Build a lesson around any TED-Ed Animation, TED Talk or YouTube video
Create a Lesson

How is power divided in the United States government? - Belinda Stutzman

  • 1,056,600 Views
  • 19,646 Questions Answered
  • TEDEd Animation

Let’s Begin…

Articles I-III of the United States Constitution allow for three separate branches of government (legislative, executive, and judicial), along with a system of checks and balances should any branch get too powerful. Belinda Stutzman breaks down each branch and its constitutionally-entitled powers.

Create and share a new lesson based on this one.

About TED-Ed Animations

TED-Ed Animation lessons feature the words and ideas of educators brought to life by professional animators. Are you an educator or animator interested in creating a TED-Ed Animation? Nominate yourself here »

Meet The Creators

  • Educator Belinda Stutzman
  • Animator Johnny Chew
  • Narrator Belinda Stutzman

Share

Additional Resources for you to Explore
Here's the United States government's official website: http://www.usa.gov
The three branches of U.S. government—legislative, judicial, and executive—carry out governmental power and functions.
Daily, Americans exercise their rights secured by the Constitution. The most widely discussed and debated part of the Constitution is known as the Bill of Rights. Belinda Stutzman provides a refresher course on exactly what the first ten amendments grant each and every American citizen.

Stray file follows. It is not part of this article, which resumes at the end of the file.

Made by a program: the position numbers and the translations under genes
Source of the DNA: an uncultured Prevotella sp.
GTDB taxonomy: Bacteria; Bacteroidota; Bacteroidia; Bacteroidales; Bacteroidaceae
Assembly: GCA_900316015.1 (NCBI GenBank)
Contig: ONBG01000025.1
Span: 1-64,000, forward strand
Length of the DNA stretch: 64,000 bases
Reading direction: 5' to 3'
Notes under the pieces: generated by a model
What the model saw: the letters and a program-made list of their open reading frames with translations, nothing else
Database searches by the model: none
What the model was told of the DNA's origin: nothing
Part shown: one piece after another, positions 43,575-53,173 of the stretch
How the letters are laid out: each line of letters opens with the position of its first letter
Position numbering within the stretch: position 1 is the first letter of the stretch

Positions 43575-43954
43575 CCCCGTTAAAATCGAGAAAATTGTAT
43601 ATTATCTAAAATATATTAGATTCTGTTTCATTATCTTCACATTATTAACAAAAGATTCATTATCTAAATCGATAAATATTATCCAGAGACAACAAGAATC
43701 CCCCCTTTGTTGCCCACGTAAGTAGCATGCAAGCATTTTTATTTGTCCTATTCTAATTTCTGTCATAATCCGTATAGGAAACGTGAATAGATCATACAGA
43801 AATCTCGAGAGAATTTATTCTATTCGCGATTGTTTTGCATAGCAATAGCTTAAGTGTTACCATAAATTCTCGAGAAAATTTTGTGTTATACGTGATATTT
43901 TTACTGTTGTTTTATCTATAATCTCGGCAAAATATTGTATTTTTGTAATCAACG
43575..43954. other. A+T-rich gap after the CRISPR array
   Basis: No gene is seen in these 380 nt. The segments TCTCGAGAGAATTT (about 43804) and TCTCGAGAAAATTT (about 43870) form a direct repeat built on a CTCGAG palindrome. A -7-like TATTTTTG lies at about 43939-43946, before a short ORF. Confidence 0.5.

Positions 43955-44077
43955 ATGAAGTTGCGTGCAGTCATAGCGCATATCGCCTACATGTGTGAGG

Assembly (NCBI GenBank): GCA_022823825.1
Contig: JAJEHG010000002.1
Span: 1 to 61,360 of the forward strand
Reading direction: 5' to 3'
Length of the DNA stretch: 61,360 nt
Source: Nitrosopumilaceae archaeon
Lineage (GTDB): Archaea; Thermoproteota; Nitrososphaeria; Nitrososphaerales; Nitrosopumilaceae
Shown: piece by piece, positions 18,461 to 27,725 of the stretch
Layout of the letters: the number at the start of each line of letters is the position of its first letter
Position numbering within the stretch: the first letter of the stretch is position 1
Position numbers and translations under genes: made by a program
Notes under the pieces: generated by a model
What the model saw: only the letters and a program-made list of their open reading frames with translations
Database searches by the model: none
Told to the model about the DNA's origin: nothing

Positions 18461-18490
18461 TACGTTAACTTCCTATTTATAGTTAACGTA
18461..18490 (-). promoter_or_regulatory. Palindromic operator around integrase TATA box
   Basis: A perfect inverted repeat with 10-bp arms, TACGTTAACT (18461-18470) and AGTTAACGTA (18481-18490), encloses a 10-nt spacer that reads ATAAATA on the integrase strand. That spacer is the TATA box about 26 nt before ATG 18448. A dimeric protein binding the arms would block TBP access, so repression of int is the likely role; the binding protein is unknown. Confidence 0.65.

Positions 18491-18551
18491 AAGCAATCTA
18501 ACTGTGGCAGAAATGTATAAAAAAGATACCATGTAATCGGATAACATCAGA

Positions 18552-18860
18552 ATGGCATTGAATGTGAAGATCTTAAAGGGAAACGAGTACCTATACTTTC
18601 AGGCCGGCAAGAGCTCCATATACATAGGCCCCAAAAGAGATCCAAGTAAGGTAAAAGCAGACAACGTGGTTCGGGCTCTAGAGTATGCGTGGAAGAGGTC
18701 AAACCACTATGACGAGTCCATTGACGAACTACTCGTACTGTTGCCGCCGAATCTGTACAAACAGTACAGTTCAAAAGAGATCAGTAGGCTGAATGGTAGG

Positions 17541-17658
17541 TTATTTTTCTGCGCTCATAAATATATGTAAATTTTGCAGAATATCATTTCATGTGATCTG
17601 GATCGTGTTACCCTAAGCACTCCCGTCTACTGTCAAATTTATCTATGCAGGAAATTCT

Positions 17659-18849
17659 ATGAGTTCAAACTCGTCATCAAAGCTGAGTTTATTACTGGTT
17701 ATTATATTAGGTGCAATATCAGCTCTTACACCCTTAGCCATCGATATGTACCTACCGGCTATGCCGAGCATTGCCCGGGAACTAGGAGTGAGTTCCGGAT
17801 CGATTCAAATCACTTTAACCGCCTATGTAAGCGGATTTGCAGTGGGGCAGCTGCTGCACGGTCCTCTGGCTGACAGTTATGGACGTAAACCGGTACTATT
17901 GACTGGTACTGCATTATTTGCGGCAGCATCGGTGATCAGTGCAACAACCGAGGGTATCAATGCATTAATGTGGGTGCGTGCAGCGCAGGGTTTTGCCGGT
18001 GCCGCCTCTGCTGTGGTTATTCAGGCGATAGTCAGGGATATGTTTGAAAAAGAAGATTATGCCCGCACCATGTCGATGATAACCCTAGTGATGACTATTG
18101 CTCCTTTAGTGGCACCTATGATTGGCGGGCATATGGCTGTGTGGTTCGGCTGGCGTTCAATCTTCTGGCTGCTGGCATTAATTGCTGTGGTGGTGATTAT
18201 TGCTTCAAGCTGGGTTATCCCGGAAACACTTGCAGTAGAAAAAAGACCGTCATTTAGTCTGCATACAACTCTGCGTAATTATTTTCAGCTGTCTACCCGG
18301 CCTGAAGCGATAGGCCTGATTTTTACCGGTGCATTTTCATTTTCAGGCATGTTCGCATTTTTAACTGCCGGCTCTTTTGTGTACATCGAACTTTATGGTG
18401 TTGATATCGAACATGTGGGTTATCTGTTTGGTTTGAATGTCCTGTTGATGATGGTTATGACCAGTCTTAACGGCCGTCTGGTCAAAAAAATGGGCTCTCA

Governments around the world do not always work the same. For instance, the Government of the United Kingdom is led by the Prime Minister, who selects all the remaining Ministers. The Prime Minister and the other most senior Ministers belong to the supreme decision-making committee, known as the Cabinet. The Government Ministers are all members of Parliament, and are accountable to it. The Government is dependent on Parliament to make primary legislation, which means that in practice a government must seek re-election at least every five years.
Teded square logo
TED-Ed
Lesson Creator
New York, NY
Explain.
04/12/2013 • 
 59 Responses
 / 59 Updates

Customize This Lesson

Create and share a new lesson based on this one.

About TED-Ed Animations

TED-Ed Animation lessons feature the words and ideas of educators brought to life by professional animators. Are you an educator or animator interested in creating a TED-Ed Animation? Nominate yourself here »

Meet The Creators

  • Educator Belinda Stutzman
  • Animator Johnny Chew
  • Narrator Belinda Stutzman

Share

Log In to Take or Create a Lesson

Log In to participate

Please Log In or Register to Apply

Please Log in to Access Leader Resources

If you have already logged into ted.com click Log In to verify your authentication. Click Register if you need to create a free TED-Ed account.
Log In    Register

Enter your name

Your name and responses will be shared with TED Ed.

To track your work across TED-Ed over time, Register or Login instead.